IP Address to Country/State (for CommunityServer) using www.hostip.info

June 15, 2005 | Uncategorized | 1 comment

I am about to begin overhauling a pretty big site (DTS)
and I’ve been collecting user resolution data to determine if we can do
a 1024×768 layout. While browsing for IP-to-country databases, I
stumbled upon http://www.hostip.info/,
a site which keeps up-to-date data of IP addresses and their country
codes and state information. They offer a free download of the database
(about 25 MB, 500 MB unzipped!) as well as a simple GET page where you
can retrieve the info programmatically.  I wrote a quick ASP.NET
sample script to pull the data:

string ipUrl = "http://www.hostip.info/api/get.html?ip=" + Request.UserHostAddress;

WebClient webClient = new WebClient();
Byte[] ipInfoBytes = webClient.DownloadData(ipUrl);
UTF8Encoding encoding = new UTF8Encoding();
string ipInfo = encoding.GetString(ipInfoBytes);

Response.Write(ipInfo);

Long term, it’d probably be better to download the data and use your
own local copy, but their response time was pretty zippy and it works
for now.

Then I thought it would be cool to hook it up to CommunityServer‘s new CSModule
event model and pull user’s locations when a new account is created so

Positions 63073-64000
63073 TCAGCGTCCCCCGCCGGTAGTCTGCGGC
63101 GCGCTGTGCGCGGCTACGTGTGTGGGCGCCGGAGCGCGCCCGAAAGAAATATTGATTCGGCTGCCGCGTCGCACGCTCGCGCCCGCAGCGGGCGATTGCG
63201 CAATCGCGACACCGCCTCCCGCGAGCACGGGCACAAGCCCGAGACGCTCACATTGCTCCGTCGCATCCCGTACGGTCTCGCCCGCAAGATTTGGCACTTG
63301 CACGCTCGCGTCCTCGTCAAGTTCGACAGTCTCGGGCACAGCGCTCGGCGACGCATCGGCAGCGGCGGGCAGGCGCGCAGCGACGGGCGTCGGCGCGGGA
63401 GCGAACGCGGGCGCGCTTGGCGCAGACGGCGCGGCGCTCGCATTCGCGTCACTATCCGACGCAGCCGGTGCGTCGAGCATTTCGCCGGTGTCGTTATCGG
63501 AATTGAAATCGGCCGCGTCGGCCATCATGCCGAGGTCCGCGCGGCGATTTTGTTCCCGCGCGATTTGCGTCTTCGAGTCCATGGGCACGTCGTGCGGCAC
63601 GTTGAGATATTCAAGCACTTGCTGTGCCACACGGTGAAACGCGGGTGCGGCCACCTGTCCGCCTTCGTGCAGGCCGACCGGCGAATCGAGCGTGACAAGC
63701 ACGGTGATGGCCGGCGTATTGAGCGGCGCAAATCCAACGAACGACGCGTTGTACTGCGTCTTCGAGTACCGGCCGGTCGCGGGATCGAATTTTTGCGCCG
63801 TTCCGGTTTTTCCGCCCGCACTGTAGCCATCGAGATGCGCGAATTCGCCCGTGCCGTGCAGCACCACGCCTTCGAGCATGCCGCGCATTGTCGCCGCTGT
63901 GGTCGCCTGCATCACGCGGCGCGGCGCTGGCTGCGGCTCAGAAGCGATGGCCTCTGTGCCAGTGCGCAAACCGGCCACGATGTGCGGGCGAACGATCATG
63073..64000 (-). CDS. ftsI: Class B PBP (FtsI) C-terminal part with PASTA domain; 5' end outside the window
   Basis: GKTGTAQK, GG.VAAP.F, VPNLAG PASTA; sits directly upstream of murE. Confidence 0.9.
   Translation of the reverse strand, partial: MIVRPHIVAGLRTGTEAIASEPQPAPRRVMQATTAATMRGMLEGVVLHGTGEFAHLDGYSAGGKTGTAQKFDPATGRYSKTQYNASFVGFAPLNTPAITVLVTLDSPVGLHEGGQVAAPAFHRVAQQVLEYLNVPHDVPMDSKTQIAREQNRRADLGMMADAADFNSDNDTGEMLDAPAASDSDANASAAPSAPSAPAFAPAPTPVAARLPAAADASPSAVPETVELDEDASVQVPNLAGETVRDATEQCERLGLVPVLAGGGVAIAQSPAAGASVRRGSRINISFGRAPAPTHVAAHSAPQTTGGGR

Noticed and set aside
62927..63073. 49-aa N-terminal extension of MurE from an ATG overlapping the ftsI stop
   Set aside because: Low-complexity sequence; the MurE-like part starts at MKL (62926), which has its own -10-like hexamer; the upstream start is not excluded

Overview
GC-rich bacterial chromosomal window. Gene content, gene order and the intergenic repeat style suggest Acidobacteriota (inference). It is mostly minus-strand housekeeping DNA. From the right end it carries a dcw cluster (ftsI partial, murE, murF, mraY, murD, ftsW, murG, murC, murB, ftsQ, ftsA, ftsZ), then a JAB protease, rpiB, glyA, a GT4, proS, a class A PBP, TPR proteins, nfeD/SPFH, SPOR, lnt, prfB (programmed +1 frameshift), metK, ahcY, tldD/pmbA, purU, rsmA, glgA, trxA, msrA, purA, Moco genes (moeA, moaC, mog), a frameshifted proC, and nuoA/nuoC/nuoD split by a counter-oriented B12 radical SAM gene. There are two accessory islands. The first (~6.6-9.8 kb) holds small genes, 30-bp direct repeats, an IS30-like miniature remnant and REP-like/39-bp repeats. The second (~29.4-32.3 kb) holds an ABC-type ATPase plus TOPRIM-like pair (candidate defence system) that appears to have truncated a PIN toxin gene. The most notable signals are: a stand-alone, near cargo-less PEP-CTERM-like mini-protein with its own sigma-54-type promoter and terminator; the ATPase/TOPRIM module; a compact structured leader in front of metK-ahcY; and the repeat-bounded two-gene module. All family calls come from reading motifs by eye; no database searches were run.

that the Location property is automatically filled in. This could also
be done every time a user logged in (the UserValidated event) which
would make things very interesting!

Here’s a link to the CSModule code:

If you want to use it out of the box, download the second file, compile it, and
copy RefreshDevelopment.CommunityServer.Modules.UserIpLocation.dll into
your /bin/ folder. Then add the following line to your
CommunityServer.config file between the tag.


One response to “IP Address to Country/State (for CommunityServer) using www.hostip.info”

  1. Dilip Kumar Sittu says:

    Thank u so much.

    its really very good for me
    I m very Happy because we try much-much but not geting exact value but now I have value as I want.

    Thanks a lot
    Dilip Kumar

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Hi, I'm John Dyer. In my day job, I build websites and create online seminary software for a seminary in Dallas. I also like to release open source tools including a pretty popular HTML5 video player and build tools that help people find best bible commentaries and do bible study. And just for fun, I also wrote a book on the theology of technology and media.

Fork me on GitHub

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